The quiet has gathered itself here in this spot by the bookshelf, and I feel separated, suspended somewhere else, even if I’m not. I should go to my room and listen to a book. I do this now, listen to books on tape. It’s easier for me than trying to read ever was. I can enter the worlds of my books, painting pictures and scenes that in some ways are more real to me than the concrete world I inhabit.
A second sighted memory
I’m sitting at my desk. I’m in grade four. My teacher is standing in the aisle, just behind me, and he’s commenting quietly to a student teacher that I’m a good reader. This isn’t true. I’m only pretending to read the book I’m holding—a copy of Jane Eyre. I’m not a good reader; I’m a lazy reader, my mind wandering as I try to fix my attention on the small print.
A third sighted memory
It’s still grade four. I’m pretending again—this time that I need glasses. I get up from my desk and walk closer to the blackboard, making a show out of my false need to see the chalk words. I can’t be sure why I’m doing this.
My mother takes me to an ophthalmologist. He is unsympathetic and abrupt. He wears a white lab coat that covers a protruding belly. I wear a set of chunky frames, and he slots in one lens after another. He tells my mother I’m fine and to go home. I stare at my reflection in a store window as we wait for the bus. I can barely look at myself. I feel small, stupid, and ashamed.
These are fragments of a different life, like news clips on the television. My world now has other horizons—defined by sharp edges, doorjambs, and things over which I trip. It’s a world in which I hurt myself in unexpected ways, but it’s also a world in which I have to grapple with being blind and losing my cousin, whom I loved. All this passed year I have been learning to be blind but only in a practical way—learning to walk with a white cane, learning to function again. Everyone wants me to function; that’s the goal.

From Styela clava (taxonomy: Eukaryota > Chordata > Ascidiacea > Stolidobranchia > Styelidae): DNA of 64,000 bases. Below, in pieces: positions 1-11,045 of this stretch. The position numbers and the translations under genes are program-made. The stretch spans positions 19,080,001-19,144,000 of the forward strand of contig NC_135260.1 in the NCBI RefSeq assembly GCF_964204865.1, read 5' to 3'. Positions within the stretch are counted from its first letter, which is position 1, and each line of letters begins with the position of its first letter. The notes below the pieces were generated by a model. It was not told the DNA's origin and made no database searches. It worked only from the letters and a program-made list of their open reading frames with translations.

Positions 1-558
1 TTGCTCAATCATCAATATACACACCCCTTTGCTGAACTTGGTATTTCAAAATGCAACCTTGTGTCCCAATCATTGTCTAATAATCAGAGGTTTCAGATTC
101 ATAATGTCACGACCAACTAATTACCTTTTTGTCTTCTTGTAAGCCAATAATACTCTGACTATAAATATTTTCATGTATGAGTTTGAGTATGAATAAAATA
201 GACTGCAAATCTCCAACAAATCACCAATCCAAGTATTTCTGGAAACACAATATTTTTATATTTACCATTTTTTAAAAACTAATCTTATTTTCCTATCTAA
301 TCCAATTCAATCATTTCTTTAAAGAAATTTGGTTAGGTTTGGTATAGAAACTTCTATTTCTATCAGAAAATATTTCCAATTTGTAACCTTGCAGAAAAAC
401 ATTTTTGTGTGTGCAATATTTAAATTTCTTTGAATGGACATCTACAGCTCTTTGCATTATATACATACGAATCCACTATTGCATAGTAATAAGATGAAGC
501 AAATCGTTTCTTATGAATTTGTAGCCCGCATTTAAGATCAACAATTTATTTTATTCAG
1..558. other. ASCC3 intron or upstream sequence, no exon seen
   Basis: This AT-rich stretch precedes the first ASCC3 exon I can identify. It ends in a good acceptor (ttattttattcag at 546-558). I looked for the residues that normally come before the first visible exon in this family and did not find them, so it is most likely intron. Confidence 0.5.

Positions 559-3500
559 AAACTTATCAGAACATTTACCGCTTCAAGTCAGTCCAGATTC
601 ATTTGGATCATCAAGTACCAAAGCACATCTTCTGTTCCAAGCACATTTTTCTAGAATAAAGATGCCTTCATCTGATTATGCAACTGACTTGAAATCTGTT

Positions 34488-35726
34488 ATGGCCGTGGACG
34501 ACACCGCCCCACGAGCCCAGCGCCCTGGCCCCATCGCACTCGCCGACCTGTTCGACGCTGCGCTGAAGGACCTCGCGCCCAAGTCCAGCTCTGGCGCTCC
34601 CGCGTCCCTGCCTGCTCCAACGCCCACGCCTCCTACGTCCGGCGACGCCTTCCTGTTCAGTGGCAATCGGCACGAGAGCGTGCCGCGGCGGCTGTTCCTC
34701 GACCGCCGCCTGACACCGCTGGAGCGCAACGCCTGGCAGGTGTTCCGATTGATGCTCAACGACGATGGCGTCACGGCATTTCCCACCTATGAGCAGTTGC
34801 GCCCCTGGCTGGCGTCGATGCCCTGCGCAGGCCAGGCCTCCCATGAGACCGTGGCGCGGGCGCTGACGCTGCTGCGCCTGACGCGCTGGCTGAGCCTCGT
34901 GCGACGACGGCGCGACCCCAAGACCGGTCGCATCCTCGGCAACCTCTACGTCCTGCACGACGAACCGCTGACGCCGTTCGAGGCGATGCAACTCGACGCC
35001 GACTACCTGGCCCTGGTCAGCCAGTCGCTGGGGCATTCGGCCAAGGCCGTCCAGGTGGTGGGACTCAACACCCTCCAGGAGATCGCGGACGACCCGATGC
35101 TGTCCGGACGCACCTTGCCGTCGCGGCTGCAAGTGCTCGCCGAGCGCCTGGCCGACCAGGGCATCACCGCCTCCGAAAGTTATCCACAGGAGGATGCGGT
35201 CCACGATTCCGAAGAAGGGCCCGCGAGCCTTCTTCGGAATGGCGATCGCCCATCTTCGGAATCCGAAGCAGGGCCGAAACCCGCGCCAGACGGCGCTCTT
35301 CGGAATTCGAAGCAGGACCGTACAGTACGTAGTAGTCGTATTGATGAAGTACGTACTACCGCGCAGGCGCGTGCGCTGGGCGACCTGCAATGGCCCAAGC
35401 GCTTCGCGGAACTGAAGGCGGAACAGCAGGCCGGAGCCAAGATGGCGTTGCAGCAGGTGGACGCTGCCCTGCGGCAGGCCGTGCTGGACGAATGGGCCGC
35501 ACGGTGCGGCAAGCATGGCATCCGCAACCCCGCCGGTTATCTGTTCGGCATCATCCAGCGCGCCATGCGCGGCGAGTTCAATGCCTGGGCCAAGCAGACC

And I can; I can manage easily enough. People tell me so all the time. They mean it as praise, but only part of me wants to hear it. And all the while, my other life is still there, separated into another part of my brain, and the memory of the accident that took my cousin and my sight trails along behind like a great drift of seaweed.
But as I stand before the bookshelf on that August afternoon, I understand this new way of apprehending the world as a sudden and beautiful defense against those things I can’t manage: it’s a heavy, muffling cloak of silence that separates and isolates me. It washes over me and enfolds me, promising to keep me safe from both the world and my own fracturedness.
It’s depression—as simple as that. But I don’t know this at the time. It doesn’t have a name, and it won’t for more than twenty years. But I will get to know it intimately in the coming decades. I will carry this weight going forward; sometimes it will feel heavier and sometimes less so. But it will be with me, like a companion, for as long as I need it, until I can begin to learn to piece myself back together.